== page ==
Please leave a comment if you actually understand what’s going on here.

And please wish me luck on my test.

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13 Responses to Puffins, Toucans, and Zebras, Oh My!

  1. Oh, this is to funny. I don’t drive so, despite being British, it’s all quite mystifying to me!🙂

  2. What, there’s no right of way rule in the UK?? Ok, I should’ve failed my driving test then… I did not know that.

  3. Camille says:

    Hilarious, great post! Captures some great elements of British driving, including the ever present sheep in the countryside.

  4. Peter Sells says:

    Having grown up here (and having passed my test back when it must have been even quainter?) I must say, most of that seems totally intuitive to me, and I was surprised by how different the expectations were in the U.S. I think Jefferson’s right about the last answer. (Though I didn’t know the birds names meant anything. As children we learned the pedestrian rules from a squirrel, so I guess birds just seemed to fit as well.) When the new road signs came in the 60s or 70s, there were lots of jokes about them, e.g.:

    Anyway … good luck!

  5. Dorix says:

    The key in the crossroad conundrum is that it’s unmarked. There are quite clear priority markings at most road junctions, but occasionally these are obliterated/obscured for whatever reason, upon which the sensible thing to do is to assume that you should stop and only proceed with caution. It doesn’t mean that there’s no priority ever, just that there’s no protocol for an unmarked junction.

    • vocalised says:

      Right, thanks for that clarification. In the US, the protocol for an unmarked junction is that the car on the right gets right-of-way; all I’m saying is that, in the UK, there could/should be a protocol that the car on the left gets right-of-way. Of course, neither of these is useful in the event that all four cars really do arrive at a junction at exactly the same time. And I do recognize that there are a lot more perpendicular, unmarked junctions across the US than there are across the UK. So I get it, I’m just being grumpy.😉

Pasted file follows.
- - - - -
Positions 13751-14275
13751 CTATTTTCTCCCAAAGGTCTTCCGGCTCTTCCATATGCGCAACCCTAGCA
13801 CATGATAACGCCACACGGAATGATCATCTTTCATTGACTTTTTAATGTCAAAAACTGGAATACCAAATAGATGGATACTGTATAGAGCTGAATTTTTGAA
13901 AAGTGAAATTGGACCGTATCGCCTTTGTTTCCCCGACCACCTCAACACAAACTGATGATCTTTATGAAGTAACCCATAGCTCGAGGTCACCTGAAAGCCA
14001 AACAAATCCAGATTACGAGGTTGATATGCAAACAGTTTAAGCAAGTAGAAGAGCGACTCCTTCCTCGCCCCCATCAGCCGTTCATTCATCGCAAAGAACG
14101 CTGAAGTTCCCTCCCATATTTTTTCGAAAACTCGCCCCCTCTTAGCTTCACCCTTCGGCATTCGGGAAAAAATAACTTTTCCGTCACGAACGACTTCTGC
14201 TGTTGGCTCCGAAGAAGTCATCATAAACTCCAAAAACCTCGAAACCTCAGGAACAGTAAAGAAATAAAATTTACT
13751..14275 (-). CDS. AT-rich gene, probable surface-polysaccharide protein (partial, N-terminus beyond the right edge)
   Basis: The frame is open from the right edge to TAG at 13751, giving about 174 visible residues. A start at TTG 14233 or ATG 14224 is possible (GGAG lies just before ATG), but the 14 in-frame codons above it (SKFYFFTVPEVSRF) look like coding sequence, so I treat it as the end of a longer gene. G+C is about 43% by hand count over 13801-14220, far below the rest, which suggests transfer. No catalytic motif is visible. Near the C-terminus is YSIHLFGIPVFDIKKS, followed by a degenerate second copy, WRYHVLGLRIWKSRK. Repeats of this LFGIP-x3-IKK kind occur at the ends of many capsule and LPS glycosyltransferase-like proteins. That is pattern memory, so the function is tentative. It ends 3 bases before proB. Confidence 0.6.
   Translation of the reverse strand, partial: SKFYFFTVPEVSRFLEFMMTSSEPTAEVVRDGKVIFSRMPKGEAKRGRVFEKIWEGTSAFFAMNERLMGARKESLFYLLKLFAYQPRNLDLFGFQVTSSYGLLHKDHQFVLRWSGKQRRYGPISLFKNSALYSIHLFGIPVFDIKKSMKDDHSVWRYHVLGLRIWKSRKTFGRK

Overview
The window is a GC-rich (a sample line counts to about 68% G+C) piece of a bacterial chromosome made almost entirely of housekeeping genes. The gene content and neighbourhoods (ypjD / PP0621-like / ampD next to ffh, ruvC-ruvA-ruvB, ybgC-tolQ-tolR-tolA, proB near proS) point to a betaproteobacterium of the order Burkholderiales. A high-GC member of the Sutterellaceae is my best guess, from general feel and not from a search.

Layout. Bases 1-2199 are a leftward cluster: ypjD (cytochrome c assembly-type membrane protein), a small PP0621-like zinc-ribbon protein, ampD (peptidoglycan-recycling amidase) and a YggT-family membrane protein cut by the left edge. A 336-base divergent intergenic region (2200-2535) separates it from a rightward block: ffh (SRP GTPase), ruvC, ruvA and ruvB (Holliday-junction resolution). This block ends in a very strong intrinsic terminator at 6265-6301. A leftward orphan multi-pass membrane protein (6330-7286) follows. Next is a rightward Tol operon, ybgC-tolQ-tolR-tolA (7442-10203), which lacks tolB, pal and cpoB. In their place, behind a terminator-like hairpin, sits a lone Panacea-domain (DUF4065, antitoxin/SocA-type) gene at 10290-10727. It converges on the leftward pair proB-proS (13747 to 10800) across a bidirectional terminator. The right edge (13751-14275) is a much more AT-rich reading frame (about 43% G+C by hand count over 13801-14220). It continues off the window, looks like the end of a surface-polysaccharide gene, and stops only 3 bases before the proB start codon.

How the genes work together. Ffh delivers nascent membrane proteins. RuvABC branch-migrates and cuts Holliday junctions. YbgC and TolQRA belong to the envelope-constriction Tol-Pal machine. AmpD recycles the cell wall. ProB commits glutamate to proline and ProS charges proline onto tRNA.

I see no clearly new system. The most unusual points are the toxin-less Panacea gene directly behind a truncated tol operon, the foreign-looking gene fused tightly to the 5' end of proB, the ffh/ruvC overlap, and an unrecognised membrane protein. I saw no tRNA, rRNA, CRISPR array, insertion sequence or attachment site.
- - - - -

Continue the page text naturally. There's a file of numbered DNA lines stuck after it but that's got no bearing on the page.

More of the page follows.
• Saltwater says:

        To be honest, the chance of finding a completely unmarked crossroads will mean you’re so far out in the sticks that there probably won’t be another car there that day, let alone the same time as you. I think this just relies on the British culture of “after you, oh no after you…” to avoid accidents.

  6. Murli says:

    your husband is right about the last one. straight arm going up and down means slowing down. the top-right picture means turning left and the bottom-left one means turning right. the bottom-right one isn’t a legitimate signal. bonus: reverse the direction of your arm’s movement and it means you’re u-turning! all these signs are for cars behind you not for the pedestrian.

  7. Murli says:

    oops, forgot to clarify that my bonus signal was in reference to the top-right picture.

  8. Pingback: Why Even Good Drivers Need Driving Lessons (in the UK) | vocalized/vocalised

  9. dw says:

    You’re right about neglect of the handbrake in the US. Drivers here (California) seem to think it’s completely acceptable to roll backwards a few inches when starting on a hill (whether in a stick or an automatic) — it’s a pretty big deal in San Francisco!

    I was always taught in England that rolling backwards was wrong. I agree with the UK position on this one.

  10. Pingback: This whole post could have been about King Henry VIII, but it’s not. | vocalized/vocalised

  11. this all made me laugh out loud!